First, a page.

Utilities Pursue Own Power Plants, Transmission

By Published On: March 10, 2006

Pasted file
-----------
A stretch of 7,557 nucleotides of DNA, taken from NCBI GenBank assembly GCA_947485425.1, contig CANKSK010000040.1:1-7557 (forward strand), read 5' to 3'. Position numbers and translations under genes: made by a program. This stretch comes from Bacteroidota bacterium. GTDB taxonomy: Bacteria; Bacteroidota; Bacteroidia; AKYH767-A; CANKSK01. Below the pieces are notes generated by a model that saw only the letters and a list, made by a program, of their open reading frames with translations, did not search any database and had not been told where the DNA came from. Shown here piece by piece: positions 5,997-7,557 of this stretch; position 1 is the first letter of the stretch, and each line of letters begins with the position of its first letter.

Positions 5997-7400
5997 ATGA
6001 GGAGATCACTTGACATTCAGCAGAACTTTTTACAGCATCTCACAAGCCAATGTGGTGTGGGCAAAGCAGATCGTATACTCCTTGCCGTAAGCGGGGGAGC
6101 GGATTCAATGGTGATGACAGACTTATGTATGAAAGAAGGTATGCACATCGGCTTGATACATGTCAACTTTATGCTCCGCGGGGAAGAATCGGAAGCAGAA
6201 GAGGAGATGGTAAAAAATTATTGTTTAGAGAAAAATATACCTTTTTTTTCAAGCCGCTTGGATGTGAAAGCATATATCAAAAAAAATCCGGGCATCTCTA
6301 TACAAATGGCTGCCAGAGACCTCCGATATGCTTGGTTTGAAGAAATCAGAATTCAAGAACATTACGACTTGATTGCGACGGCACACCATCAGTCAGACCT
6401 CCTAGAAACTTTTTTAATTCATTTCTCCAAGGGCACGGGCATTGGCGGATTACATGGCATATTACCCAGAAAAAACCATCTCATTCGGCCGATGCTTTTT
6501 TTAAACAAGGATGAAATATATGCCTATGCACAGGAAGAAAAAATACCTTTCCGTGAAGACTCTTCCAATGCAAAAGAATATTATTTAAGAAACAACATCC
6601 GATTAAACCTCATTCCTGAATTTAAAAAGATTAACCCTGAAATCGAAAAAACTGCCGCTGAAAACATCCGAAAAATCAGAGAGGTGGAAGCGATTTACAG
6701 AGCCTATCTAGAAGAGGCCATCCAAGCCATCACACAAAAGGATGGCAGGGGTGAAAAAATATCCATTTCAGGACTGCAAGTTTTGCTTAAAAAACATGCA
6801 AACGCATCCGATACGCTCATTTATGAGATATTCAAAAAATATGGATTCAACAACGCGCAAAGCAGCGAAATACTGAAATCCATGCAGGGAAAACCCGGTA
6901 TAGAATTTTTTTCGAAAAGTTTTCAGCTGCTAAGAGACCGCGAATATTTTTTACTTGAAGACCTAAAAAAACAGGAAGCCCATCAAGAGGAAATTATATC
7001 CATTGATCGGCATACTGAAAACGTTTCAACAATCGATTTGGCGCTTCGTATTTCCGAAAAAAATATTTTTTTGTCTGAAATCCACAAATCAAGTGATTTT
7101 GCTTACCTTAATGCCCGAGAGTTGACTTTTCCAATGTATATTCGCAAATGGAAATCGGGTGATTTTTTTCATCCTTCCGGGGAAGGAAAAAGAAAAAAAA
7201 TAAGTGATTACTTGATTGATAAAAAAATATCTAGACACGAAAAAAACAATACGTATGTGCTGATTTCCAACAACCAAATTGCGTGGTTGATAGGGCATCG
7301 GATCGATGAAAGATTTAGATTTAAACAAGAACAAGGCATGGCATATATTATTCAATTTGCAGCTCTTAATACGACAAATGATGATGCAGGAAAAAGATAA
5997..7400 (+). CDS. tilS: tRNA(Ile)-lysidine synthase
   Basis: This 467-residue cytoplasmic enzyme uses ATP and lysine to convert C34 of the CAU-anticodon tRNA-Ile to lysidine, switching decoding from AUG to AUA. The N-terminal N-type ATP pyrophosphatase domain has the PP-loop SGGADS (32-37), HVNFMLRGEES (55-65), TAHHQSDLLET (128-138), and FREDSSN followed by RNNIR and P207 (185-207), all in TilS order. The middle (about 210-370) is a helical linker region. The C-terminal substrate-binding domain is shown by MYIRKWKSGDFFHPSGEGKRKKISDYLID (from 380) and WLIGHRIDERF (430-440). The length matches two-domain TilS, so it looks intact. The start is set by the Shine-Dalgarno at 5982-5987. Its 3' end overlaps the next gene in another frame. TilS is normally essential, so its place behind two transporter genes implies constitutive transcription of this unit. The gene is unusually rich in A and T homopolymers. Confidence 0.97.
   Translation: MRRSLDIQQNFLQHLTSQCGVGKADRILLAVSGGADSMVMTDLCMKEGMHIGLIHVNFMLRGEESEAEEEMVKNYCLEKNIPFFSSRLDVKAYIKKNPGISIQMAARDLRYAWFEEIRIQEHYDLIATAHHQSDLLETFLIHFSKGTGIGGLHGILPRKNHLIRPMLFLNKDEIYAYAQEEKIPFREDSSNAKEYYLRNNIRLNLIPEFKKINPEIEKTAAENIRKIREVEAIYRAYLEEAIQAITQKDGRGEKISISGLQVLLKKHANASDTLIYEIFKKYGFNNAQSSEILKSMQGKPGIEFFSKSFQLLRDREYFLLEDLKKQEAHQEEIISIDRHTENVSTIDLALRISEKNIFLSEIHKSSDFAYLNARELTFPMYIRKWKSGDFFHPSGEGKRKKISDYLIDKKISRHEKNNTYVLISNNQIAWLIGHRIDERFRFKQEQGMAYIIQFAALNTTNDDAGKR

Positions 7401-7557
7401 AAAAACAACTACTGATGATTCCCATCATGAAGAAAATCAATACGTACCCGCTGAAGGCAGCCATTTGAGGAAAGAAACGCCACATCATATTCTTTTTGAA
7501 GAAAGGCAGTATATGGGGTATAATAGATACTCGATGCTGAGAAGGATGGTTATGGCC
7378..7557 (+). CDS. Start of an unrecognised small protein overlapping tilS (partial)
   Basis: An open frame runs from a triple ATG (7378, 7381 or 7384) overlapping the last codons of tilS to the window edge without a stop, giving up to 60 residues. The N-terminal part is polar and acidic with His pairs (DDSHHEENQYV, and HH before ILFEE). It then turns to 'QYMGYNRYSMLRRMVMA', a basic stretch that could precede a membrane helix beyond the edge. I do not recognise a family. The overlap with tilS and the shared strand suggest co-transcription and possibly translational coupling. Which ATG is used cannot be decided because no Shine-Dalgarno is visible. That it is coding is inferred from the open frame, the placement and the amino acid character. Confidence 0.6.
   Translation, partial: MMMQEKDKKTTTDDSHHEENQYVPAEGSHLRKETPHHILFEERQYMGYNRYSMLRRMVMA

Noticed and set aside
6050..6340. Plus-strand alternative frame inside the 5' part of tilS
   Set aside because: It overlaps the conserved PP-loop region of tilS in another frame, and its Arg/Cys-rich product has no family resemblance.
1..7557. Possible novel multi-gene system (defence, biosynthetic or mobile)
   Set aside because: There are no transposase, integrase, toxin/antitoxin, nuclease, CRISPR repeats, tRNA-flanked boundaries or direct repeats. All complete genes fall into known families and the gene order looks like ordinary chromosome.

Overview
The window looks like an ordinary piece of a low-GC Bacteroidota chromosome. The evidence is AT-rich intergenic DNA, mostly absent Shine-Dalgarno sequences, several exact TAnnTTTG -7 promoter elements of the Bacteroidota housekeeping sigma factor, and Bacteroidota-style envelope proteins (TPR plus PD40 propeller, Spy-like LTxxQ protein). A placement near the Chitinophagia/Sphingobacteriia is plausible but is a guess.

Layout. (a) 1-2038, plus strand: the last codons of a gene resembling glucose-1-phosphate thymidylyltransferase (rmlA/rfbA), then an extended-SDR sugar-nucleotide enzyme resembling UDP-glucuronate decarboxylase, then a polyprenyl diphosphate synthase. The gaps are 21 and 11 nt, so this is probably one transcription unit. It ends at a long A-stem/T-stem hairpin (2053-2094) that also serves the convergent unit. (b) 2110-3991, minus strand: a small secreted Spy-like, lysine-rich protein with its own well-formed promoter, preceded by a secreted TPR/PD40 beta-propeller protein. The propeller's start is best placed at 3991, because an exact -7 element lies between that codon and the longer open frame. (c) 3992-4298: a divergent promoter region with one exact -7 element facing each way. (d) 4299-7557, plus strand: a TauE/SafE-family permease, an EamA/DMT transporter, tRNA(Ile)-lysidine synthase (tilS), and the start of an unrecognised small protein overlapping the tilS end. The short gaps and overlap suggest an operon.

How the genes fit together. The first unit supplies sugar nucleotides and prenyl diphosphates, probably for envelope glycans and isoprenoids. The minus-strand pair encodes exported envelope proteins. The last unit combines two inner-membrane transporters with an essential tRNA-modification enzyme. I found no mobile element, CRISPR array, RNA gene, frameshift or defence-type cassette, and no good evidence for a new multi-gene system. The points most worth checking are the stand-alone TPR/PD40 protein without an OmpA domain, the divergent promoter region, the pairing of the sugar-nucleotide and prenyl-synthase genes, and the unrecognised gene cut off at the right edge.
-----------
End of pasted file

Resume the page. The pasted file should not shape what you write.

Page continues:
California’s utilities all posted profits for the last quarter of California’s utilities all posted profits for the last quarter of 2005, as well as for whole year. Their plans for the future, however, show few parallels. Southern California Edison is delving into transmission. Pacific Gas & Electric wants to build its own new power plants and is looking into acquiring other business. Sempra wants to buy a power plant that was supposed to be built by Calpine. built by Calpine. Edison – Edison International posted $272 million in net income for the final quarter of 2005, compared with $379 million in the same quarter a year earlier. For 2005, the parent company of in the same quarter a year earlier. For 2005, the parent company of Southern California Edison posted earnings of $1.1 billion, compared with $916 million for 2004. pared with $916 million for 2004. Of the total, the utility counted $153 million for the quarter, compared with the $315 million that Edison reaped the last quarter of 2004. For the year, the utility posted $725 million, compared with $915 million in 2004. Generation subsidiary Edison Mission showed a gain in the last quarter of the year of $143 million, compared with a loss at the same time a year earlier of $52 million. For the year, Edison Mission had $322 million in net gains, compared with a loss of $666 million in 2004. The utility will focus on strengthening transmission projects, according to officials. Executives told the financial industry March 7 that the Devers transmission line is “on track.” However, the line’s ownership is being disputed by the Los Angeles Department of Water & Power. The dispute between the public and private utilities is pending before the California Public Utilities Commission. Executives acknowledged that subsidiary Edison Mission intends to build new power plants in California. However, they would not say whether the company is participating in Pacific Gas & Electric’s request for new power plant proposals. PG&E – PG&E Corp., the utility’s parent company, declared net earnings of $180 million, compared with $871 million in the fourth quarter of 2004. Utility Pacific Gas & Electric’s earnings for the last quarter last year were $183 million, down from $191 million a year earlier. Executives told the financial community that PG&E could soon be buying up other companies, instead of being an acquisition target. “There’s a new recognition that the world has changed – are you going to be acquired or an acquirer?” stated executives. “We like regulated business,” Peter Darbee, chief executive officer, said. “While regulators can be very difficult, competitors can be tyrants,” he added. Darbee said in recent conversations that regulators feel there are merits in PG&E as an acquirer. He explained that consumer advocate The Utility Reform Network indicated a preference for California-controlled companies over having PG&E acquired in an out-of-state merger. Sempra – Sempra, the parent company of SoCal Gas and San Diego Gas & Electric, showed a fourth-quarter income of $355 million for 2005, compared with $346 million a year earlier. For the year, Sempra posted $920 million. In 2004, earnings were $895 million. SDG&E’s fourth-quarter income was $72 million, up from $68 million the previous year. For 2005, the utility posted $262 million. In 2004, earnings were $208 million. SoCal Gas had $48 million in income from the last quarter of 2005, compared with $58 million a year earlier. For the entire year, SoCal Gas marked $211 million, down from $232 million in 2004. Sempra LNG, which is developing a liquefied natural gas terminal in Baja California, declared a fourth-quarter loss of $10 million, compared with a loss of $8 million a year earlier. For the year 2005, Sempra LNG lost $25 million, compared with a loss of $8 million a year earlier. Sempra Generation, which is building the Palomar power plant, recorded a quarterly income of $61 million, up from $19 million in the fourth quarter of 2004. For the year, Sempra Gen had an income of $164 million. Last year, it posted $137 million. Officials said Palomar is expected to begin making money for the company when it is included in rates in the middle of the year. Along with Palomar, new generation is supposed to be augmented by the Otay Mesa plant. However, because the project is being built by Calpine – a company in bankruptcy protection – the fate of the power plant is in question. Sempra is in negotiations to buy the plant from Calpine (Circuit, Feb. 24, 2006). During the company’s financial conference with analysts, Sempra suffered power outages – the elevators weren’t working and the lights apparently were out, although the financial conference continued.

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